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the imaging process could be used to predict the image that will result. If we had a good
imaging model then deciding whether an image contained a particular model at a given pose
is straightforward: compute the predicted image and compare it to the actual image directly.
Given a perfect imaging model the two images will be identical, or close to it. Of course
nding the correct alignment is still a remaining challenge.
The relationship between an object model no matter how accurate and the object's
image is a complex one. The appearance of a small patch of a surface is a function of the
surface properties, the patch's orientation, the position of the lights and the position of the
observer. Given a model ux and an image vy we can formulate an imaging equation, vT x = F ux; q
or equivalently, 1.1 vy = F uT ,1y; q : 1.2
The imaging equation is separable into two distinct components. The rst component is
called a transformation, or pose, denoted T . It relates the coordinate frame of the model
to the coordinate frame of the image. The transformation tells us which point in the model
is responsible for a particular point in the image. The second component is the imaging
function, F ux; q. The imaging function determines the value of image point vT x. In
general a pixel's value may be a function both of the model and other exogenous factors. For
example an image of a three dimensional object depends not only on the object but also on
the lighting. The parameter, q, collects all of the exogenous in uences into a single vector.
One reason that it is, in principle, possible to de ne F is that the image does convey
information about the model. Clearly if there were no mutual information between u and v,
there could be no meaningful F . We propose to nesse the problem of nding and computing
F by dealing with this mutual information directly. We will present an algorithm that aligns
by maximizing the mutual information between model and image. It requires no a priori
model of the relationship between surface properties and scene intensities it only assumes
11 Paul A. Viola CHAPTER 1. INTRODUCTION that the model tells more about the scene when it is correctly aligned. 1.1.1 An Alignment Example
One of the alignment problems that we will address involves nding the pose of a threedimensional object that appears in a video image. This problem involves comparing two
very di erent kinds of representations: a threedimensional model of the shape of the object
and a video image of that object. For example, Figure 1.1 contains a video image of an
example object on the left and a depth map of that same object on the right the object in
question is a person's head: Ron. A depth map is an image that displays the depth from
the camera to every visible point on the object model. A depth map is a complete description
of the shape of the object, at least the visible parts.
From the depth map alone it might be di cult to see that the image and the model are
aligned. The task can be made much easier, at least for us, if we simulate the imaging
process and construct an image from the 3D model. Figure 1.2 contains two computer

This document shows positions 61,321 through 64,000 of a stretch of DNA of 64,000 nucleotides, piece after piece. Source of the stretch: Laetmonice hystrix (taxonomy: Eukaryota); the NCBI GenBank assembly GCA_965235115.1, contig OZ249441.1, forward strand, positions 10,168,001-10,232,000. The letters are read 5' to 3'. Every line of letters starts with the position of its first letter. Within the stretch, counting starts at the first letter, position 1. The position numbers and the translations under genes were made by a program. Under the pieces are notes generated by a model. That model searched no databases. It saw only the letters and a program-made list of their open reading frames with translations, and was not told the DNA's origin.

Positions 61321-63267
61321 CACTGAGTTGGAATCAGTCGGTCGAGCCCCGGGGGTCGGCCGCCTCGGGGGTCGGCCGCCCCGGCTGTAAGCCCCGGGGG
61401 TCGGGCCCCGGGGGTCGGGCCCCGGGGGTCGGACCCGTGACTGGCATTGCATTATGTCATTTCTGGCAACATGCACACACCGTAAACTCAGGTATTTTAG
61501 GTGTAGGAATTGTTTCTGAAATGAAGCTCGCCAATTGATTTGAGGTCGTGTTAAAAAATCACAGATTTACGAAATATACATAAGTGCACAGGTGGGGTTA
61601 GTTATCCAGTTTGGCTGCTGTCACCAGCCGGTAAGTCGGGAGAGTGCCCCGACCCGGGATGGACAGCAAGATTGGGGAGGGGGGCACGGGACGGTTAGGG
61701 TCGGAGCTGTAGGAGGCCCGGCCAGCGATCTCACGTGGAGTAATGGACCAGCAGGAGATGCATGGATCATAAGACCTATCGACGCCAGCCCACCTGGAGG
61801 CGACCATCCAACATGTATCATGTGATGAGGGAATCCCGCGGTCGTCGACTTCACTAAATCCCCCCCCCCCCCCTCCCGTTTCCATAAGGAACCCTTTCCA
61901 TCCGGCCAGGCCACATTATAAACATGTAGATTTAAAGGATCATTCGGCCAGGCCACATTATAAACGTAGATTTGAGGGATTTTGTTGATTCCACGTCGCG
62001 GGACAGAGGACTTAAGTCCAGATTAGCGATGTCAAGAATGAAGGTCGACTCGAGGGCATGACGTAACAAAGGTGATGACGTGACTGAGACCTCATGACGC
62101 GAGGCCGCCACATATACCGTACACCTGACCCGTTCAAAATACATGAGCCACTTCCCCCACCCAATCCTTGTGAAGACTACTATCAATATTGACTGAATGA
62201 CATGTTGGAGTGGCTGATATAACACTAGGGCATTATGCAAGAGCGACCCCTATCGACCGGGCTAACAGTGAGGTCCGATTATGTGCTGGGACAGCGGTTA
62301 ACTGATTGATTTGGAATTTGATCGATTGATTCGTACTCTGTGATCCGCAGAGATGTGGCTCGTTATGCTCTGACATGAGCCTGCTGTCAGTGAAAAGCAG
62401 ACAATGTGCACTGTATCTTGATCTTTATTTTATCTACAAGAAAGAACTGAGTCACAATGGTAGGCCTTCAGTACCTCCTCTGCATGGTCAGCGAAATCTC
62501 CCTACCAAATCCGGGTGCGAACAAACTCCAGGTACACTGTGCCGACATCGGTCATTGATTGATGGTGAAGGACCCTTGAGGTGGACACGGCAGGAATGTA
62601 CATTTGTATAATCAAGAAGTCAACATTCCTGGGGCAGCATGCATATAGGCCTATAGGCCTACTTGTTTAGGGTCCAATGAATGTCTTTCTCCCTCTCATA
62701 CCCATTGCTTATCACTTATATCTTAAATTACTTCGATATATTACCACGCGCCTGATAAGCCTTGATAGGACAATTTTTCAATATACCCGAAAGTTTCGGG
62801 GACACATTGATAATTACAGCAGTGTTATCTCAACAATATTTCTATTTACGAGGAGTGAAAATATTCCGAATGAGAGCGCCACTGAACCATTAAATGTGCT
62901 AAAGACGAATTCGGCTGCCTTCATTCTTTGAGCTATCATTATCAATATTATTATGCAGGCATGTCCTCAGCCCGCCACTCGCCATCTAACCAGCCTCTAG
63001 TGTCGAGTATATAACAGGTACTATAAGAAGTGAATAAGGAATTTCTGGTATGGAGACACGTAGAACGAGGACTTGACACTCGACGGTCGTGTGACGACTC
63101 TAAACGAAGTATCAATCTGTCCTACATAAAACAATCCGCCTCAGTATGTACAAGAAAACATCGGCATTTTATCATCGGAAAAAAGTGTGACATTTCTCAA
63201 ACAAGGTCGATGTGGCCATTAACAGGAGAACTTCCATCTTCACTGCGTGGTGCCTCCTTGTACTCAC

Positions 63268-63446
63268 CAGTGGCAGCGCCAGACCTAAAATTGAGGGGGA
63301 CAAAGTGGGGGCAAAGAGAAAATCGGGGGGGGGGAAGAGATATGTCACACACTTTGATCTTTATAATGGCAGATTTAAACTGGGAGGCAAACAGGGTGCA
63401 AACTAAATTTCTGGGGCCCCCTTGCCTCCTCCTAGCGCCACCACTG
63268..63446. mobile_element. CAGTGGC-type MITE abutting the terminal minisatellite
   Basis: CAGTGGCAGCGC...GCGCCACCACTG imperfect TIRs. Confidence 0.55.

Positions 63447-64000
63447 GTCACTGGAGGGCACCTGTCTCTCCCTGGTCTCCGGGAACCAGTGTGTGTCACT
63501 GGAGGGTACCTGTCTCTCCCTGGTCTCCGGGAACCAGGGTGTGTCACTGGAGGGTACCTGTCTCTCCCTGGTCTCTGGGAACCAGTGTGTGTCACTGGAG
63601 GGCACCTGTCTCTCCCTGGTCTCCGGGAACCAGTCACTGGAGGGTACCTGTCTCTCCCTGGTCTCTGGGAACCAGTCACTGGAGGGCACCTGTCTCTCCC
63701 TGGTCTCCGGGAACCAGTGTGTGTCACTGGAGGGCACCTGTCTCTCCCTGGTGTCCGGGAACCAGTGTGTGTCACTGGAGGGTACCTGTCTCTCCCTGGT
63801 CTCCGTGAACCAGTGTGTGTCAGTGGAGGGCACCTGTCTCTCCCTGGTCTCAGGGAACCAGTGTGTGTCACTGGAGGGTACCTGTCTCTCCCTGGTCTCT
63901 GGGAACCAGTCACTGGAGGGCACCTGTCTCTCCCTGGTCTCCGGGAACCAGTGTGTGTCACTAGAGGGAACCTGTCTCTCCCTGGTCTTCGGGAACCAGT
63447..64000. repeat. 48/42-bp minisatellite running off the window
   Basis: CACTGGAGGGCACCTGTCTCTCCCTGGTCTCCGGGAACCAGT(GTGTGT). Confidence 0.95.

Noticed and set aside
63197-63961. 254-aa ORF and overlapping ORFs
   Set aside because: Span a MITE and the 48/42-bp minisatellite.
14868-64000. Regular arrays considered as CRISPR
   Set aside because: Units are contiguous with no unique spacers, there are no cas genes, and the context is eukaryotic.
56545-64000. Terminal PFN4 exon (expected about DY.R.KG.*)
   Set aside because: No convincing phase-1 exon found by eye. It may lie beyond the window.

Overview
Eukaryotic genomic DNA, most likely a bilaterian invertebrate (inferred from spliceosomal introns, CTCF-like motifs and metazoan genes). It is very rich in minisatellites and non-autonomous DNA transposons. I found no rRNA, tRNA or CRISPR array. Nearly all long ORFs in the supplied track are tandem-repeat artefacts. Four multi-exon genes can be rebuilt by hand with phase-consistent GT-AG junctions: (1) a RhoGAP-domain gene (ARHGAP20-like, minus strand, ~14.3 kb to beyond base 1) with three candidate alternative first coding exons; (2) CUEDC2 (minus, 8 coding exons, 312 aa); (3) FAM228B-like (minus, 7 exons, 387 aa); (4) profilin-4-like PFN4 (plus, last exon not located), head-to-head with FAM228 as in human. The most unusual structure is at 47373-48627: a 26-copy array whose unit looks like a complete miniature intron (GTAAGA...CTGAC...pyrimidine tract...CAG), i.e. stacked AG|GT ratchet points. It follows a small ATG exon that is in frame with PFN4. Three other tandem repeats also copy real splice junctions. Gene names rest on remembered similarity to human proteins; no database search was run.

graphics renderings of the object model. These synthetic images are constructed assuming
that the 3D model has a Lambertian surface and that the lighting comes from the right. It
is almost immediately obvious that the model on the left is more closely aligned to the true
image than the model on the right. Unfortunately, what we nd trivial is very di cult for a
computer. The intensities of the true video image and the synthetic images are very di erent.
The true image and the correct model image are in fact uncorrelated. Yet any person can
glance at these images and decide that both are images of a head and that both heads are
looking in roughly the same direction. The human visual system is capable of ignoring the
super cial di erences that arise from changes in illumination and surface properties.
It is not easy to build an automated alignment procedure that can make this kind of
comparison. It is harder still to construct a system that can nd the correct model pose.
We have built such a system. That system selected the pose of the model shown at left in
Figure 1.2.
As mentioned above, the synthetic images of Ron were generated under the assumption
the model surface is Lambertian and the lighting is from the right. Lambert's law is perhaps
the simplest model of surface re ectivity. It is an accurate model of the re ectance of a matte
12 1.1. AN INTRODUCTION TO ALIGNMENT AITR 1548 Figure 1.1: Two di erent views of Ron. On the left is a video image. On the right is a
depth map of a model of Ron. A depth map describes the distance to each of the visible
points of the model. White denotes points that are closer, black further. Figure 1.2: At left is a computer graphics rendering of a 3D model of Ron. The position of
the model is the same as the position of the actual head. At right is a rende...
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This note was uploaded on 02/10/2010 for the course TBE 2300 taught by Professor Cudeback during the Spring '10 term at Webber.
 Spring '10
 Cudeback
 The Land

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